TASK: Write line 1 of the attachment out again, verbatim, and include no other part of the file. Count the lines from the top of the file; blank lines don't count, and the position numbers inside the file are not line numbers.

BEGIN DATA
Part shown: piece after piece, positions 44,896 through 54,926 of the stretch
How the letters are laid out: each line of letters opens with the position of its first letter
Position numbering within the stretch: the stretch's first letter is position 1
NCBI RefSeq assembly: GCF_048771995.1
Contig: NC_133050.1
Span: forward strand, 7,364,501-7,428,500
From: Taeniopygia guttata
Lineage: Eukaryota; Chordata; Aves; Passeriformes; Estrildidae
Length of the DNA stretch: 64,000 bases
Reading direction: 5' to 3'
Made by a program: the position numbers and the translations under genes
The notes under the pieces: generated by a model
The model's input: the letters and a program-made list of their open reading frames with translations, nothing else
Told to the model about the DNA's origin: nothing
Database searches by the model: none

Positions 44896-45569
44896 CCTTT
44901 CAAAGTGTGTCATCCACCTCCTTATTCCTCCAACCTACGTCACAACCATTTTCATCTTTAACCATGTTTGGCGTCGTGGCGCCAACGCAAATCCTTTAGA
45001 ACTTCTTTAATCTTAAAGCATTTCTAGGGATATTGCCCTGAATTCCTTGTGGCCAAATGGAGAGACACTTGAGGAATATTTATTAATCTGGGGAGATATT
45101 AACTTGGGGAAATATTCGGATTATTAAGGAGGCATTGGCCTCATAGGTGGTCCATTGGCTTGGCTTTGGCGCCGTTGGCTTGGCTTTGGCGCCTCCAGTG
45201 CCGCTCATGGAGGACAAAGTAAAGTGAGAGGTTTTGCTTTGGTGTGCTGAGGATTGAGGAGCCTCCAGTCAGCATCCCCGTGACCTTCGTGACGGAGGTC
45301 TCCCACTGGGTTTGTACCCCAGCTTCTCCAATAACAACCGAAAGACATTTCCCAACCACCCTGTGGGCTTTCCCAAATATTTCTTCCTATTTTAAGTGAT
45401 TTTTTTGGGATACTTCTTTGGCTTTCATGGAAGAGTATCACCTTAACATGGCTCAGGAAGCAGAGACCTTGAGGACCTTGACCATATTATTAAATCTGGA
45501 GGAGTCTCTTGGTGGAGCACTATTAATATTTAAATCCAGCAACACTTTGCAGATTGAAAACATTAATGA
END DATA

Part shown: piece after piece, positions 44,896 through 54,926 of the stretch